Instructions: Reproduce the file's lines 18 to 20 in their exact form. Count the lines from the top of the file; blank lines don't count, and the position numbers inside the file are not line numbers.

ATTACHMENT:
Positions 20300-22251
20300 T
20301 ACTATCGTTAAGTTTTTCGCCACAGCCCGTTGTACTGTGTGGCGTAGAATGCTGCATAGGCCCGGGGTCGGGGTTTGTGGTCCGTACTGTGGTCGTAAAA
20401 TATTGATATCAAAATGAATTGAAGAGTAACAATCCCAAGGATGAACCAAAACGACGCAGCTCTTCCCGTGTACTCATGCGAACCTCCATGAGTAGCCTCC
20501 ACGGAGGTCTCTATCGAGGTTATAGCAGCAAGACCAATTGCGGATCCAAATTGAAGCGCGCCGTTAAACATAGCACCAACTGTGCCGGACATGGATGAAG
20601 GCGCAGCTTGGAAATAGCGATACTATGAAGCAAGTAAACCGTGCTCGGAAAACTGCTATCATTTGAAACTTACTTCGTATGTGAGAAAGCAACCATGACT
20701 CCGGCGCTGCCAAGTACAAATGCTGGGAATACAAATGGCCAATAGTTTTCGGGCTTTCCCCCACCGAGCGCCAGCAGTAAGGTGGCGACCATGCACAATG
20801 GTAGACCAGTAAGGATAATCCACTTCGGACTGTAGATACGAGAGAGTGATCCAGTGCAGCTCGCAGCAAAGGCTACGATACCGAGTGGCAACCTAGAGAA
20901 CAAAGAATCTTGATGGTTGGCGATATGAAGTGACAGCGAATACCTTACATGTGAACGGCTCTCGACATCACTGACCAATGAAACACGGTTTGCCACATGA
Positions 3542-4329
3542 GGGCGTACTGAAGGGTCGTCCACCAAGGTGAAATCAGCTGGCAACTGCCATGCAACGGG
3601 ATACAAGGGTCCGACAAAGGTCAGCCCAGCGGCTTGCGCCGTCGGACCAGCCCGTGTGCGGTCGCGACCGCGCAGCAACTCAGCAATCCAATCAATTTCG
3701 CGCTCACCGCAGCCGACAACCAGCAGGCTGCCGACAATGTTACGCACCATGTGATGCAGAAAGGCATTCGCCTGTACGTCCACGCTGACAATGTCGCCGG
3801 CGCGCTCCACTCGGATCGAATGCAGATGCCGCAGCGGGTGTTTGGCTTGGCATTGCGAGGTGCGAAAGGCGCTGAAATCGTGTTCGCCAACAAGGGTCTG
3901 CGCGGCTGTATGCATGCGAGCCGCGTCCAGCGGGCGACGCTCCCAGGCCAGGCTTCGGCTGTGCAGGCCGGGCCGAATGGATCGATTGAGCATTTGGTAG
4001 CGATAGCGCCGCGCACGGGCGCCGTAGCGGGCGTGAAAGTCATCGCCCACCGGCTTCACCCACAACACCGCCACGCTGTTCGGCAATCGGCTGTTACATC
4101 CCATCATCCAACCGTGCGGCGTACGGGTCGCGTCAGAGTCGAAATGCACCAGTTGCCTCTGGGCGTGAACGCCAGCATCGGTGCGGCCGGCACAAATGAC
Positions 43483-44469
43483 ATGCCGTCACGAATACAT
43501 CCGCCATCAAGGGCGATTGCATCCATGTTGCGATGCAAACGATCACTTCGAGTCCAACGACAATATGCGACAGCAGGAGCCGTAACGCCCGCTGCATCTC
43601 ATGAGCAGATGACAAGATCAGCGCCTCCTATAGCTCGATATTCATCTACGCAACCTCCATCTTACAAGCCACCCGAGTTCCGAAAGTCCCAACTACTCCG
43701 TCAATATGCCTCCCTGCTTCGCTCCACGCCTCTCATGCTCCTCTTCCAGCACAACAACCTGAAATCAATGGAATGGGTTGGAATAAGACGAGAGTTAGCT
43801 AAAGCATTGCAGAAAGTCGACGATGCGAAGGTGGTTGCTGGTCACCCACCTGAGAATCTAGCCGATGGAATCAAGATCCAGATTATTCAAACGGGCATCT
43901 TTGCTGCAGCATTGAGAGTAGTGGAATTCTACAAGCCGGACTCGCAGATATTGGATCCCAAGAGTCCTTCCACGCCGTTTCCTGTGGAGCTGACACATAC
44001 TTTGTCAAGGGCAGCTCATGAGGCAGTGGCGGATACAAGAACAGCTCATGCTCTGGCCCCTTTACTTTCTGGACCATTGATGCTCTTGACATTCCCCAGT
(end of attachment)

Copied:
Positions 43483-44469
43483 ATGCCGTCACGAATACAT
43501 CCGCCATCAAGGGCGATTGCATCCATGTTGCGATGCAAACGATCACTTCGAGTCCAACGACAATATGCGACAGCAGGAGCCGTAACGCCCGCTGCATCTC